As if COVID-19 isn’t a big enough worry, a single case of monkeypox virus has been confirmed on November 16th in Maryland. A Maryland resident had travelled to Nigeria recently, where he contracted the virus, but is recovering in quarantine and is not hospitalized. Monkeypox is similar to smallpox, but usually causes a milder infection. It can be spread pretty much the same way COVID can be — through direct contact with bodily fluids, or respiratory droplets that can travel a few feet if face to face. The symptoms are similar to the flu, with fever, headaches, etc., but can progress to rashes and scabs across the face and body. It also causes lymph nodes to swell, while smallpox does not, but monkeypox’s mortality rate is significantly lower. Most monkeypox infections last 2-4 weeks, but are no longer contagious after 21 days since exposure.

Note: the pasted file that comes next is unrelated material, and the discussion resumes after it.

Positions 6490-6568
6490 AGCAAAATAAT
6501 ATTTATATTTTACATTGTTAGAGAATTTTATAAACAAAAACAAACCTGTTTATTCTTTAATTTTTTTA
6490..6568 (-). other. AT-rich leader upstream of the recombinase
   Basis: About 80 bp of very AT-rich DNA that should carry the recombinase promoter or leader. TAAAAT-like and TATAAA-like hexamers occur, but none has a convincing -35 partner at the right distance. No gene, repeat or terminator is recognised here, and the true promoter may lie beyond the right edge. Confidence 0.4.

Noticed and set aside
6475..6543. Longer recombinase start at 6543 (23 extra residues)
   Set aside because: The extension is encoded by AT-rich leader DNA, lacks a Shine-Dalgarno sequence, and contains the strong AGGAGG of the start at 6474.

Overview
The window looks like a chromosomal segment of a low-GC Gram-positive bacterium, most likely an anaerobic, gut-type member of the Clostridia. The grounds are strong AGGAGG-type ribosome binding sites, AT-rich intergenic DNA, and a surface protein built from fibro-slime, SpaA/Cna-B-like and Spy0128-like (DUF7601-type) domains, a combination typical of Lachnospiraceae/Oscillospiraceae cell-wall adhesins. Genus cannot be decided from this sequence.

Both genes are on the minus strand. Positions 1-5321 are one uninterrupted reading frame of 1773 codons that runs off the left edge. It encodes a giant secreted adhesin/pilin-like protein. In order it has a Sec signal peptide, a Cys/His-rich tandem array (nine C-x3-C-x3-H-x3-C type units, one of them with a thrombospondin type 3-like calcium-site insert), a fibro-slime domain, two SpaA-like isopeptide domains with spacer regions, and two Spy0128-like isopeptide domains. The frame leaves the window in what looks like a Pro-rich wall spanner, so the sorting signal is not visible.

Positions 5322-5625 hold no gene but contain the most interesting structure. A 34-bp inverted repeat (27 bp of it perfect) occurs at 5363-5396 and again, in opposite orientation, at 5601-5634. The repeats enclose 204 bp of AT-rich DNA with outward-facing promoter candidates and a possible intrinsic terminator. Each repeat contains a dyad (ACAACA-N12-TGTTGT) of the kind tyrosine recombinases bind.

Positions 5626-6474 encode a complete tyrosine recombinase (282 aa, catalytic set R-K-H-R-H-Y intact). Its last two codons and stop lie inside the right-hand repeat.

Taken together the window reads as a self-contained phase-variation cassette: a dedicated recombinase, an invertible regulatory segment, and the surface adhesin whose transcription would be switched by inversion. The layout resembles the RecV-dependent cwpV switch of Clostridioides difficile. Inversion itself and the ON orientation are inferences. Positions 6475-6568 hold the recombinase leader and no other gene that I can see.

Monkeypox infections are not usually seen in the US, and the rare cases have been tracked down to specific, avoidable exposures. The last monkeypox outbreak in the US was in 2003, and had 37 confirmed cases and 10 probable ones, in five states, none of which were fatal. In that outbreak, epidemiologists discovered that the virus entered America through a shipment of African rodents that later spread to people. Monkeypox infections usually occur in central and Western Africa, and travelers returning from these areas are cautioned to monitor their health.